(For more information on how you can fight for paid leave, affordable childcare and more this year check out


It's been more than a decade since federal guidelines were implemented to ensure nursing mothers have the time and space to pump at work, but as Motherly has previously reported, many mothers still find it extremely challenging to maintain a pumping schedule in the workplace.

This week a new study out of the University of Georgia showed that while most women report having access to private spaces and break times for pumping there are still significant "gaps in access to workplace breastfeeding resources" and the researchers recommend employers take action to reduce breastfeeding disparities.

"We know that there are benefits of breastfeeding for both the mother and the infant, and we know that returning to work is a significant challenge for breastfeeding continuation," says Rachel McCardel, a doctoral student at UGA's College of Public Health and lead study author. "There is a collective experience that we wanted to explore and learn how can we make this better."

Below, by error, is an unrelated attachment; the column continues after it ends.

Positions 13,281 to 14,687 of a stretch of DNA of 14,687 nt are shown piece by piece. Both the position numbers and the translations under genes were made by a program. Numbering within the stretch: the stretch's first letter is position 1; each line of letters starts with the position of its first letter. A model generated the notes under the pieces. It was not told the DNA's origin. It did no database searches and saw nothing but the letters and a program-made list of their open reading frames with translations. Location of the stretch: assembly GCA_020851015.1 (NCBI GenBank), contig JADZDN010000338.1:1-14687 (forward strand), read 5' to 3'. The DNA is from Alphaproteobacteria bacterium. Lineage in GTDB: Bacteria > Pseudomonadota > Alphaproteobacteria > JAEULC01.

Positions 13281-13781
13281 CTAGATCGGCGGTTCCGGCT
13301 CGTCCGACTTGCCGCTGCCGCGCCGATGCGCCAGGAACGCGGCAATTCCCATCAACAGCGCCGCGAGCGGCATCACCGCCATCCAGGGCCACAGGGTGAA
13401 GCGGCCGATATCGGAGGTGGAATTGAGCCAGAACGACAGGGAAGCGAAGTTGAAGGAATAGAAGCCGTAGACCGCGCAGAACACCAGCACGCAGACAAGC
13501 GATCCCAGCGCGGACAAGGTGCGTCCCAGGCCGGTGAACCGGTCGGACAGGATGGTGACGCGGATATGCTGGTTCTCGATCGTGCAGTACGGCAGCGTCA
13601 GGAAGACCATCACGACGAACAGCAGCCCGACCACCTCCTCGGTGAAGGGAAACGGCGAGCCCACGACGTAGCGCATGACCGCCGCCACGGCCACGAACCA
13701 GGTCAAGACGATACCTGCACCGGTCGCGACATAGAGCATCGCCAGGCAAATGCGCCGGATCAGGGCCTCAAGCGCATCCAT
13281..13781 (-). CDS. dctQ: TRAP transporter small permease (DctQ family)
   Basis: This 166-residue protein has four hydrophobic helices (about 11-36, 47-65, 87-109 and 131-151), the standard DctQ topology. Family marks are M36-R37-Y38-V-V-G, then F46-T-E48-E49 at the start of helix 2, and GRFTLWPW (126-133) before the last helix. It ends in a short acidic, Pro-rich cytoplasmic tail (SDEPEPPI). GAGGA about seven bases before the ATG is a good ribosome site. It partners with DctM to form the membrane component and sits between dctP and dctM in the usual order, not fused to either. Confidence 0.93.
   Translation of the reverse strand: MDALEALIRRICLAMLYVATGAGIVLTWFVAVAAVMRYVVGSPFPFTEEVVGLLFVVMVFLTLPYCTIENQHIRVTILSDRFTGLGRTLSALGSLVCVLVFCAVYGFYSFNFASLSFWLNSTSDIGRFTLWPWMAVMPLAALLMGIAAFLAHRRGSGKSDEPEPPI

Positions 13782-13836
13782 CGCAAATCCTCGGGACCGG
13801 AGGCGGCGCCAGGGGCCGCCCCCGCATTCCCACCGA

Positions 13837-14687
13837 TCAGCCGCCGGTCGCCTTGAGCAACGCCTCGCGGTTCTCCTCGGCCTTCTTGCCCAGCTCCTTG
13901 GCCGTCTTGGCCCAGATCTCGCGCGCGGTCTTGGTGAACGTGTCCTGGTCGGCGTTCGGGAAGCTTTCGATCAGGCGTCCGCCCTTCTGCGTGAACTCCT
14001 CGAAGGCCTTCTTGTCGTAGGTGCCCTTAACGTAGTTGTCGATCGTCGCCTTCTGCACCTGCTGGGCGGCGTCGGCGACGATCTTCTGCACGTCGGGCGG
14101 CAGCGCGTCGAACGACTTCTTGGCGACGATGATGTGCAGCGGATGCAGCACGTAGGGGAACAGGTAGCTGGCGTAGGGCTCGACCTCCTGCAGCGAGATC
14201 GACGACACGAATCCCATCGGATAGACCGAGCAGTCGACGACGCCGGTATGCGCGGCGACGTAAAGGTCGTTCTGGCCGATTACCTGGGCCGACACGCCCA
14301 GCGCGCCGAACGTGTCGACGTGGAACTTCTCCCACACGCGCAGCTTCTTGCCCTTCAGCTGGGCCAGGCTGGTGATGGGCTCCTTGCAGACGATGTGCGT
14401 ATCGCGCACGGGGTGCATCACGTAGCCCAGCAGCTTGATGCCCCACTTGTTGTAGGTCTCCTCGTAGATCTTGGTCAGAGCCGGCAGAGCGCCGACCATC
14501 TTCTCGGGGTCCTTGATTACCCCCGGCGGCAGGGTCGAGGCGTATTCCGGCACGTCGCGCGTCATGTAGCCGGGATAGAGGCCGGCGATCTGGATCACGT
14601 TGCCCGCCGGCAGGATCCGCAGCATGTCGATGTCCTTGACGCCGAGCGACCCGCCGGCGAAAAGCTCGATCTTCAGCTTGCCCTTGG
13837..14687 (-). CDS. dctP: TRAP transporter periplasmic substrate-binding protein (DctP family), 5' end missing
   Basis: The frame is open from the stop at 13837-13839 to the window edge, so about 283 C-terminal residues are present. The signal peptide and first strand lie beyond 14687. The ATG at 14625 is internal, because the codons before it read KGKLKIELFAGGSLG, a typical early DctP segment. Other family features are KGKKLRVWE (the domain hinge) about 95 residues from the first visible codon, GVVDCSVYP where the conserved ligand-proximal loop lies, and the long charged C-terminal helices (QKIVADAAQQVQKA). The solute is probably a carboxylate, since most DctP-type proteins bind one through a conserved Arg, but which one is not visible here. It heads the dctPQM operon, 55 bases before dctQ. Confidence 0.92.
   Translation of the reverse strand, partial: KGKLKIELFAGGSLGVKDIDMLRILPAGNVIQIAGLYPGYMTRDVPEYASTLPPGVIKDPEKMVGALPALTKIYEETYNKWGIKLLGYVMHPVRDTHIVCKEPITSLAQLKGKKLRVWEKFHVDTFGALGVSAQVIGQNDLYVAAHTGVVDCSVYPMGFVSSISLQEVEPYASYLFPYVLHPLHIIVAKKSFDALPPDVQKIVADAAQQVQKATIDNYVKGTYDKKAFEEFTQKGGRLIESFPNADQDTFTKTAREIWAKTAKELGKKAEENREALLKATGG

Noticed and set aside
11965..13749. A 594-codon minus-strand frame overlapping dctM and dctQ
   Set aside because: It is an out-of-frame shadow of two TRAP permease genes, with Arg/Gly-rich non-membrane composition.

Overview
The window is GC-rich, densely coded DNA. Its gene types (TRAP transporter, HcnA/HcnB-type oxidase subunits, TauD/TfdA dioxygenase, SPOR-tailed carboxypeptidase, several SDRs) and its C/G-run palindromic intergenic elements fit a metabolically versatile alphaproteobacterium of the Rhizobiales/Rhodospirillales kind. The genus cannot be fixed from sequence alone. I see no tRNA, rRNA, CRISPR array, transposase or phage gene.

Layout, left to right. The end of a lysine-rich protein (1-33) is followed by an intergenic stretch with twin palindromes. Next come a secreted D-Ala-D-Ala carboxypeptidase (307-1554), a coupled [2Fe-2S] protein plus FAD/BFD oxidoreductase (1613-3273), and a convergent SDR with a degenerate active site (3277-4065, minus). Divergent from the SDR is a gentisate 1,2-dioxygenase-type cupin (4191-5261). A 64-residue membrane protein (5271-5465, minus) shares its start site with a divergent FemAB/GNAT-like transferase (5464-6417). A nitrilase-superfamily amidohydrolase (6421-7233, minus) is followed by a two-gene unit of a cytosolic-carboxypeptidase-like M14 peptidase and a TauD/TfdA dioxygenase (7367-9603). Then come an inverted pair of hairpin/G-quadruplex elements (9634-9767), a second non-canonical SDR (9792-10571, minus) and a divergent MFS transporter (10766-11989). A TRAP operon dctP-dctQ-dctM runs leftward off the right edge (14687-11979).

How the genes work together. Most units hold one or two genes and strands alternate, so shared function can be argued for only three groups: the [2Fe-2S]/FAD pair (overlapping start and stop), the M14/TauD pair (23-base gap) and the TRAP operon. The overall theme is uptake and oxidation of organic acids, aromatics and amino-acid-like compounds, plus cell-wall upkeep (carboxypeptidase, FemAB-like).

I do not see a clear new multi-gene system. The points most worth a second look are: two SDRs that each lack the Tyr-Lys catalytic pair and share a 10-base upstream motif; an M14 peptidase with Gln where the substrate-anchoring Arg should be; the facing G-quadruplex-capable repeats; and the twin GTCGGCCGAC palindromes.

The challenges of breastfeeding in 2020

There is a lot of pressure on mothers to exclusively breastfeed, but nearly half of mothers feel like they must make a choice between breastfeeding and keeping their job. A baby's mother is the best person to decide whether the infant should be breastfed, formula-fed or both, but it should be her choice. When workplace supports for breastfeeding are not in place many mothers feel like they don't have a choice at all.

Public health campaigns and social norms reinforce breastfeeding as the best choice, but a recent survey from Areoflow found that 1 in 3 people (31%) "do not believe employers should be required to provide a lactation room" but at the same time, 90% of those surveyed stated that they believe women should be allowed to pump at work.

For too many women, those contradicting messages mean that pumping at work is an uncomfortable experience, something they need to do nearly in secret. It's an example of the many ways in which mothers are supposed to parent as though they don't work but pretend they aren't parents when at work.